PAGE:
Deadline for June issue is May 23
Earth Day 2020
It likely received the spark from the publication of Rachel Carson’s New York Times bestseller Silent Spring in 1962. The book raised public awareness and concern for living organisms, the environment and the inextricable links between pollution and public health, and sold more than 500,000 copies in 24 countries.
The decades preceding the first Earth Day saw heavy air and water pollution and land polluted with toxic chemicals. People were becoming aware of how all this pollution was not only negatively affecting the health of birds and animals, but also humans.
The idea for a national day to focus on the environment came from Senator Gaylord Nelson (WI) who had witnessed the ravages of a massive oil spill in Santa Barbara, CA in 1969. Senator Nelson announced the idea for a “national teach-in on the environment” to the national media. He then persuaded Pete McCloskey, a conservation-minded Republican Congressman, to serve as his co-chair and recruited 25-year-old Denis Hayes from Harvard to be national coordinator. April 22, falling between Spring Break and Final Exams, was selected as the date.
On April 22, 1970, 20 million Americans — at the time, 10% of the total population of the United States — went to parks, auditoriums, and other places of assembly to demonstrate for a healthy, sustainable environment in massive coast-to-coast rallies. Thousands of colleges and universities organized events against the deterioration of the environment.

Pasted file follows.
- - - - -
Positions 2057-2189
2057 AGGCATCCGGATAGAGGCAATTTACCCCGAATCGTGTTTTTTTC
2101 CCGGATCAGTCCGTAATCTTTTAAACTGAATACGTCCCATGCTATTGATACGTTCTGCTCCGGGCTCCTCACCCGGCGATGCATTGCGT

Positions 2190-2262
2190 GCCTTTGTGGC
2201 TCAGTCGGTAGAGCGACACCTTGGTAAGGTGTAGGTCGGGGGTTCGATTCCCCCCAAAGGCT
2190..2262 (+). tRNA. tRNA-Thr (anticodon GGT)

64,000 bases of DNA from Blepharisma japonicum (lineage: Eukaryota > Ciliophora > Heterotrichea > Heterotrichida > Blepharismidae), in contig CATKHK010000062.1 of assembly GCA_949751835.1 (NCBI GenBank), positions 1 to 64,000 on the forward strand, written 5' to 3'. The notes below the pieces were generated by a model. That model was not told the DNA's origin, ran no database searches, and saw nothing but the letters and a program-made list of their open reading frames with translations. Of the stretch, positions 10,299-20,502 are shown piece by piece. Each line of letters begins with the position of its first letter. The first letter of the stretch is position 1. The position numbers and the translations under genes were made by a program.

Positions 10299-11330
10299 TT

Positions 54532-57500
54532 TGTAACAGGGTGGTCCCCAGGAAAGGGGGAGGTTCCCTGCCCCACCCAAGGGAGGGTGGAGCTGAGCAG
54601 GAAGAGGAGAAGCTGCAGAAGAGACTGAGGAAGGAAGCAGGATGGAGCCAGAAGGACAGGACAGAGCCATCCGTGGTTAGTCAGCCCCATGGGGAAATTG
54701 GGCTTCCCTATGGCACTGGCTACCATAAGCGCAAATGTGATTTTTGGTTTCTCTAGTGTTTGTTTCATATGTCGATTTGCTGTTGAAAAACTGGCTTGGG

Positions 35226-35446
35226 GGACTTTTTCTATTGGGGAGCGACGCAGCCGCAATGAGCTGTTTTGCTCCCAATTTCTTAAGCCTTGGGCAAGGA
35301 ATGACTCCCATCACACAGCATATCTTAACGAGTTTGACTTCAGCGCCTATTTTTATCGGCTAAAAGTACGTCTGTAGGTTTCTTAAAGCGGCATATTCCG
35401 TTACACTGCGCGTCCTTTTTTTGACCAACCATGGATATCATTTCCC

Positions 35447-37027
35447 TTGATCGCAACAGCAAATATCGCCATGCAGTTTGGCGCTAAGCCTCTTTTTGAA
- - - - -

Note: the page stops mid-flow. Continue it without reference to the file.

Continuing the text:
Earth Day 1970 achieved a rare political alignment, enlisting support from Republicans and Democrats, rich and poor, urban dwellers and farmers, business and labor leaders. By the end of 1970, the first Earth Day led to the creation of the United States Environmental Protection Agency and the passage of the Clean Air Act, Clean Water Act, and the Endangered Species Act.
However, as of March 31, 2020, the Trump Administration weakened auto emissions standards. The Safer Affordable Fuel-Efficient (SAFE) Vehicles Rule will toughen carbon dioxide emissions standards by 1.5% a year through model year 2026, compared to 5% a year under the Obama-era policy.
Several reliable news sources have compiled a list of major changes the Trump administration has made to environmental protections. They include:
National Geographic: https://www.nationalgeographic.com/news/2017/03/how-trump-is-changing-science-environment/
The New York Times: https://www.nytimes.com/interactive/2019/climate/trump-environment-rollbacks.html
The Guardian: https://www.theguardian.com/environment/2020/mar/31/trump-epa-obama-clean-car-rules-climate-change
The Brookings Institute: https://www.brookings.edu/interactives/tracking-deregulation-in-the-trump-era/
The theme for this 50th anniversary celebration – Earth Day 2020 – is action on climate change. Climate change represents the biggest challenge to the future of humanity and the life-support systems that make our world habitable. And without a habitable planet, nothing else is possible. Find more information at www.earthday.org
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